11. Finnegan YE, Minihane AM, Leigh-Firbank EC, Kew S, Meijer GW, Muggli R et al. (2003b). Plant- and marine-derived n-3 polyunsaturated fatty acids have differential effects on fasting and postprandial blood lipid concentrations and on the susceptibility of LDL to oxidative modification in moderately hyperlipidemic subjects. Am J Clin Nutr 77, 783–795.

  12. Freese R, Mutanen M (1997). Alpha-linolenic acid and marine long-chain n-3 fatty acids differ only slightly in their effects on hemostatic factors in healthy subjects. Am J Clin Nutr 66, 591–598.

  13. Friedewald WT, Levy RI, Fredrickson DS (1972). Estimation of the concentration of low-density lipoprotein cholesterol in plasma, without use of the preparative ultracentrifuge. Clin Chem 18, 499–502.

  14. GISSI-Prevenzione-Investigators (1999). Dietary supplementation with n-3 polyunsaturated fatty acids and vitamin E after myocardial infarction: results of the GISSI-Prevenzione trial. Gruppo Italiano per lo Studio della Sopravvivenza nell’Infarto miocardico. Lancet 354, 447–455.

  15. Goyens PL, Spilker ME, Zock PL, Katan MB, Mensink RP (2005). Compartmental modeling to quantify alpha-linolenic acid conversion after longer term intake of multiple tracer boluses. J Lipid Res 46, 1474–1483.

  16. Grundt H, Nilsen DW, Hetland O, Mansoor MA, Aarsland T, Woie L (1999). Atherothrombogenic risk modulation by n-3 fatty acids was not associated with changes in homocysteine in subjects with combined hyperlipidaemia. Thromb Haemost 81, 561–565.

  17. Hansen J, Grimsgaard S, Nordoy A, Bonaa KH (2000). Dietary supplementation with highly purified eicosapentaenoic acid and docosahexaenoic acid does not influence PAI-1 activity. Thromb Res 98, 123–132.

  18. Harris WS (1997). n-3 fatty acids and serum lipoproteins: human studies. Am J Clin Nutr 65, 1645S–1654S.

  19. Harris WS (2001). Omega-3 long-chain PUFA and triglyceride lowering: minimum effective intakes. Eur Heart J Suppl 3, D59–D61.

  20. Hjerkinn EM, Seljeflot I, Ellingsen I, Berstad P, Hjermann I, Sandvik L et al. (2005). Influence of long-term intervention with dietary counseling, long-chain n-3 fatty acid supplements, or both on circulating markers of endothelial activation in men with long-standing hyperlipidemia. Am J Clin Nutr 81, 583–589.

  21. Hornstra G (2001). Influence of dietary fat type on arterial thrombosis tendency. J Nutr Health Aging 5, 160–166.

  22. Lemaitre RN, King IB, Mozaffarian D, Kuller LH, Tracy RP, Siscovick DS (2003). n-3 Polyunsaturated fatty acids, fatal ischemic heart disease, and nonfatal myocardial infarction in older adults: the Cardiovascular Health Study. Am J Clin Nutr 77, 319–325.

  23. Miles EA, Thies F, Wallace FA, Powell JR, Hurst TL, Newsholme EA et al. (2001). Influence of age and dietary fish oil on plasma soluble adhesion molecule concentrations. Clin Sci (London) 100, 91–100.

  24. Miller GJ (2005). Dietary fatty acids and the haemostatic system. Atherosclerosis 179, 213–227.

  25. Mozaffarian D, Kumanyika SK, Lemaitre RN, Olson JL, Burke GL, Siscovick DS (2003a). Cereal, fruit, and vegetable fiber intake and the risk of cardiovascular disease in elderly individuals. Jama 289, 1659–1666.

  26. Mozaffarian D, Lemaitre RN, Kuller LH, Burke GL, Tracy RP, Siscovick DS (2003b). Cardiac benefits of fish consumption may depend on the type of fish meal consumed: the Cardiovascular Health Study. Circulation 107, 1372–1377.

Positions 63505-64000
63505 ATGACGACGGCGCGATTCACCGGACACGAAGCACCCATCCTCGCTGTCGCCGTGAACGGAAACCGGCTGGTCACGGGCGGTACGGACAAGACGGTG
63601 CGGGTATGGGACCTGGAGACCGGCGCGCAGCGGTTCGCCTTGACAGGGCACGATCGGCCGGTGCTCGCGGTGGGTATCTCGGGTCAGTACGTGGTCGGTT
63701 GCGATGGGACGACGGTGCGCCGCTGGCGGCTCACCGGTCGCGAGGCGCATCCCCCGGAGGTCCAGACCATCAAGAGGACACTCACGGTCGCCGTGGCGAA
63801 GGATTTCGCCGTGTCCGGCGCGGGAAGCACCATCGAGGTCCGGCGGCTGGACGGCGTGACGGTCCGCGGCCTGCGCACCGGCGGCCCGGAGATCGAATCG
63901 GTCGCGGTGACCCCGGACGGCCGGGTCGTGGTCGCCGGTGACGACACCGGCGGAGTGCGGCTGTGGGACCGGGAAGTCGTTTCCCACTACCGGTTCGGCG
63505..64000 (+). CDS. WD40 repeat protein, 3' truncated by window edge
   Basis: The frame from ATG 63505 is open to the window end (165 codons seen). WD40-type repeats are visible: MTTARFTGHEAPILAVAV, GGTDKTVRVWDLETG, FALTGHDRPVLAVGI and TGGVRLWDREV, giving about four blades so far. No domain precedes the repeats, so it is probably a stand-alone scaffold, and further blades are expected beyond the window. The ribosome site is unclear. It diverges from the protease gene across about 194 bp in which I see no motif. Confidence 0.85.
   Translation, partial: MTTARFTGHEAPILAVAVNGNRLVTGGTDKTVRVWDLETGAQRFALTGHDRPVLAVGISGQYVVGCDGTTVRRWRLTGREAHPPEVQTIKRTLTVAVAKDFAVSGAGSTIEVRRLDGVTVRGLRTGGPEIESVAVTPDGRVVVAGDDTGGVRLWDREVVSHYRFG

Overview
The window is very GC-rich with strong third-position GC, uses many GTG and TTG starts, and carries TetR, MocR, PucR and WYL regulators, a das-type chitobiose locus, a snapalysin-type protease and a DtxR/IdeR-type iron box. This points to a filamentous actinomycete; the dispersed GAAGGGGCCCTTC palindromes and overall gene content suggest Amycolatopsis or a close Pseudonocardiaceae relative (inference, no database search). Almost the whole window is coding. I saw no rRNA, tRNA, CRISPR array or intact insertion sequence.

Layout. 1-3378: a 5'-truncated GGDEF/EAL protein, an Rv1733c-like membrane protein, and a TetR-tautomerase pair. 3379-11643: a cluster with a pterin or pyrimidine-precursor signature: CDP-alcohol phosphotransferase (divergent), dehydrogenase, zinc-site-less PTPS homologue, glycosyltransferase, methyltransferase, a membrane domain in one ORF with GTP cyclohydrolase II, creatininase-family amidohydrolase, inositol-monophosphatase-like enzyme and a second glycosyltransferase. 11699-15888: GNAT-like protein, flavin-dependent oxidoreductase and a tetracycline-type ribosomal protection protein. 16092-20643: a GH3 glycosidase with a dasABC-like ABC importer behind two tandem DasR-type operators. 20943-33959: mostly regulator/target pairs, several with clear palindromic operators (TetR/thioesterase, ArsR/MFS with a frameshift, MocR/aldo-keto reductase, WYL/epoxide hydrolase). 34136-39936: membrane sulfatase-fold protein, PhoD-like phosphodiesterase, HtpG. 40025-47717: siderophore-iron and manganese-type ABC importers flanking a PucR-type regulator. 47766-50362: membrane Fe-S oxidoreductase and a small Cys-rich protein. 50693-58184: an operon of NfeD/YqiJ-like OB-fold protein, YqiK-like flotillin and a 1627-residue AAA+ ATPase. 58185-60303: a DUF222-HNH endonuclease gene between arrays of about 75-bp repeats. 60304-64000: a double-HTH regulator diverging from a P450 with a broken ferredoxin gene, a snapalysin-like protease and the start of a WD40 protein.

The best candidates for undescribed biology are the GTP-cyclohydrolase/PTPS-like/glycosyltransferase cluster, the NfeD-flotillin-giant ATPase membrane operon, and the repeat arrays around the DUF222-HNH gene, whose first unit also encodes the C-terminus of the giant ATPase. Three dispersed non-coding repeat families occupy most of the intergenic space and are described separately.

27. Pawlosky RJ, Hibbeln JR, Novotny JA, Salem Jr N (2001). Physiological compartmental analysis of alpha-linolenic acid metabolism in adult humans. J Lipid Res 42, 1257–1265.

  28. Rallidis LS, Paschos G, Papaioannou ML, Liakos GK, Panagiotakos DB, Anastasiadis G et al. (2004). The effect of diet enriched with alpha-linolenic acid on soluble cellular adhesion molecules in dyslipidaemic patients. Atherosclerosis 174, 127–132.

  29. Sanders TA (1996). Effects of unsaturated fatty acids on blood clotting and fibrinolysis. Curr Opin Lipidol 7, 20–23.

  30. Sandset PM, Abildgaard U, Pettersen M (1987). A sensitive assay of extrinsic coagulation pathway inhibitor (EPI) in plasma and plasma fractions. Thromb Res 47, 389–400.

  31. Stichting Nevo (1989). NEVO tabel, Nederlands voedingsstoffenbestand (Dutch food composition table). Voorlichtingsbureau voor de voeding: Den Haag.

  32. Temme EH, Mensink RP, Hornstra G (1999). Effects of diets enriched in lauric, palmitic or oleic acids on blood coagulation and fibrinolysis. Thromb Haemost 81, 259–263.

  33. Thies F, Miles EA, Nebe-von-Caron G, Powell JR, Hurst TL, Newsholme EA et al. (2001). Influence of dietary supplementation with long-chain n-3 or n-6 polyunsaturated fatty acids on blood inflammatory cell populations and functions and on plasma soluble adhesion molecules in healthy adults. Lipids 36, 1183–1193.

  34. Wensing AG, Mensink RP, Hornstra G (1999). Effects of dietary n-3 polyunsaturated fatty acids from plant and marine origin on platelet aggregation in healthy elderly subjects. Br J Nutr 82, 183–191.

  35. Wijendran V, Hayes KC (2004). Dietary n-6 and n-3 fatty acid balance and cardiovascular health. Annu Rev Nutr 24, 597–615.

  36. Zhao G, Etherton TD, Martin KR, West SG, Gillies PJ, Kris-Etherton PM (2004). Dietary alpha-linolenic acid reduces inflammatory and lipid cardiovascular risk factors in hypercholesterolemic men and women. J Nutr 134, 2991–2997.

Download references

Author information

Affiliations

Authors

Corresponding author

Correspondence to R P Mensink.

Additional information

Guarantors: PLL Goyens and RP Mensink.

Contributors: PLLG and RPM participated intellectually in the development of the paper.

Rights and permissions

Reprints and Permissions

About this article

Cite this article

Goyens, P., Mensink, R. Effects of alpha-linolenic acid versus those of EPA/DHA on cardiovascular risk markers in healthy elderly subjects. Eur J Clin Nutr 60, 978–984 (2006). https://doi.org/10.1038/sj.ejcn.1602408

Download citation

Keywords

  • alpha-linolenic acid
  • linoleic acid
  • EPA
  • DHA
  • cardiovascular risk markers
  • elderly

Further reading